No less than 557 films, from short to long, means there are tricky choices to be made at IFFR 2018. Which is why we asked a few well-known faces to watch a film for us. Every day in the run-up to the festival, we will publish a new tip by one of these familiar faces to help you find your way. Today: Lucky Fonz III. Musician and songwriter – real name Otto Wichers – always manages to reach broad audiences with his vivid, Dutch-language songs, witty spoken-word performances and special stories. The film he chose is Charlie en Hannah gaan uit (Charlie and Hannah’s Grand Night Out) by Bert Scholiers (Belgium, 2017).
“I’m pretty hard to please when it comes to films. I really don’t like mainstream, Hollywood cinema at all. I’d rather watch a ‘difficult’ film, with long shots and a main character who lies in the foetal position worrying about his life. Charlie en Hannah gaan uit is pretty peculiar and completely autonomous. The first words that spring to mind are ‘charming’ and ‘adorable’. The story is pretty simple: two young women go out in a city and have all kinds of adventures. The dialogues are sharp and comical and remind me a lot of old Woody Allen films like Annie Hall. But even funnier.
Charlie en Hannah gaan uitBert Scholiers IFFR 2018 76′
Okay then, just one more – although tonight Hannah really wanted to get home on time. Luckily, Charlie still has some good stuff. Suddenly blocks of flats start to talk, they wind up in an Italian horror film and a surprised friend is reanimated with a dose of alcohol. Wondrous, playful debut, largely in black-and-white, from a new Belgian talent.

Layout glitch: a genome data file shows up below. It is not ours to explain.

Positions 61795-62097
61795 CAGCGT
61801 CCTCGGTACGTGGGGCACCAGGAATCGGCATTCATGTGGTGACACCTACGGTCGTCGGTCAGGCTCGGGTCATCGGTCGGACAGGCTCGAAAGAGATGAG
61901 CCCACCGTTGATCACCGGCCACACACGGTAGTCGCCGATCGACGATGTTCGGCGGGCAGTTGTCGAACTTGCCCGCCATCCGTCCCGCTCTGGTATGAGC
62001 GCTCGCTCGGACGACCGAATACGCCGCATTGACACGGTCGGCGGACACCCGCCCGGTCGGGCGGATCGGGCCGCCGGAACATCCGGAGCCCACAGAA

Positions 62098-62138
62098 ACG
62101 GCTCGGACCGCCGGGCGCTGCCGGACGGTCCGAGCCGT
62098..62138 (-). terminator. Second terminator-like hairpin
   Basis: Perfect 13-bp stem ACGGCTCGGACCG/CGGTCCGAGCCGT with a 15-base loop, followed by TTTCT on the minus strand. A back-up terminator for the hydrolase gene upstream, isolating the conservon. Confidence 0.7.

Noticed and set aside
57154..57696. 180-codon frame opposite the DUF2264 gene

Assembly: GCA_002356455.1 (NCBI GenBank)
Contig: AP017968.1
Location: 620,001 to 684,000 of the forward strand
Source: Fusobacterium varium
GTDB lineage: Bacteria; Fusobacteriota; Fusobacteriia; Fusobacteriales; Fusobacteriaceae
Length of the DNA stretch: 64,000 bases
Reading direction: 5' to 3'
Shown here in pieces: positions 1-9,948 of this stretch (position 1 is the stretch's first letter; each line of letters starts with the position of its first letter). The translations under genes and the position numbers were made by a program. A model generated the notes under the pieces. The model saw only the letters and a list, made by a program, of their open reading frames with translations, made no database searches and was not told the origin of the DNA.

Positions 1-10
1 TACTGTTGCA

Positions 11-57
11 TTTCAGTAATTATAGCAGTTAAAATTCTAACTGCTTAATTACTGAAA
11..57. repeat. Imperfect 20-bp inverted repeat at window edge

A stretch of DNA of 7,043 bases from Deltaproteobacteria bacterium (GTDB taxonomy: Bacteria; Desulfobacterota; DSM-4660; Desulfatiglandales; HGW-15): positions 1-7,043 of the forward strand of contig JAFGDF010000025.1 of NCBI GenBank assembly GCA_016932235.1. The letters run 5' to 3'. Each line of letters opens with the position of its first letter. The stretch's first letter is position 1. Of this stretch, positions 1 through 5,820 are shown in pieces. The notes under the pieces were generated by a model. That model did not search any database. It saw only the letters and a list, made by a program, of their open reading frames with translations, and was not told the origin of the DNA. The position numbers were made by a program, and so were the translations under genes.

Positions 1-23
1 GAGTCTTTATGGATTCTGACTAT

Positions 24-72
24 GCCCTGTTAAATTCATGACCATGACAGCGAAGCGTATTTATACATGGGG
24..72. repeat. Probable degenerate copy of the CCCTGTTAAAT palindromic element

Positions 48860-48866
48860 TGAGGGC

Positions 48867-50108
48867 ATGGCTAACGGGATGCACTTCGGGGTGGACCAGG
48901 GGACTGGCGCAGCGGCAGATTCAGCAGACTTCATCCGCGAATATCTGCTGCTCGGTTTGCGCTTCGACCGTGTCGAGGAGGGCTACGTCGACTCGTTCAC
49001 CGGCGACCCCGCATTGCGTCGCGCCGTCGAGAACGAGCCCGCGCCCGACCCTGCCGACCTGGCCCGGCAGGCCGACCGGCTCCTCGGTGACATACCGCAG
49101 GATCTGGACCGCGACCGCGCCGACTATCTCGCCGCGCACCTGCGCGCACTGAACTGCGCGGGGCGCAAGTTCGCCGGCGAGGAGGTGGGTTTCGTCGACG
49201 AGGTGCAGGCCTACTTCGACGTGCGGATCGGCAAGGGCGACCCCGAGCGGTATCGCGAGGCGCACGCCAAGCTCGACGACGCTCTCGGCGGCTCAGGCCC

There are some really crazy things in there, like talking tits and a flying pineapple. The film is full of mildly psychedelic scenes and absurd humour. It also seems like an ode to the history of cinema. The dark, grimmer work of Federico Fellini or the iconic horror of Dario Argento are clearly in there. You can pick up references to these kinds of filmmakers in the use of colour especially, and in the atmosphere and the dialogues, which reminded me of the nonsense discussions in Quentin Tarantino’s films. There are even scenes in there that remind me of silent films. Deliberate references like this can be irritating, but these odes are so shameless, they radiate the pleasure of filmmaking.
Charlie en Hannah gaan uit is really original and imaginative, thanks in part also to the sometimes childishly made decors. There are no big-name actors, but I was very impressed by Daphne Wellens, who plays Hannah. And one of the main actors is called Fons, which is cool. I totally recommend this film.”
Photo in header: Photo: Sanja Marusic. Interview: Cathelijne Beijn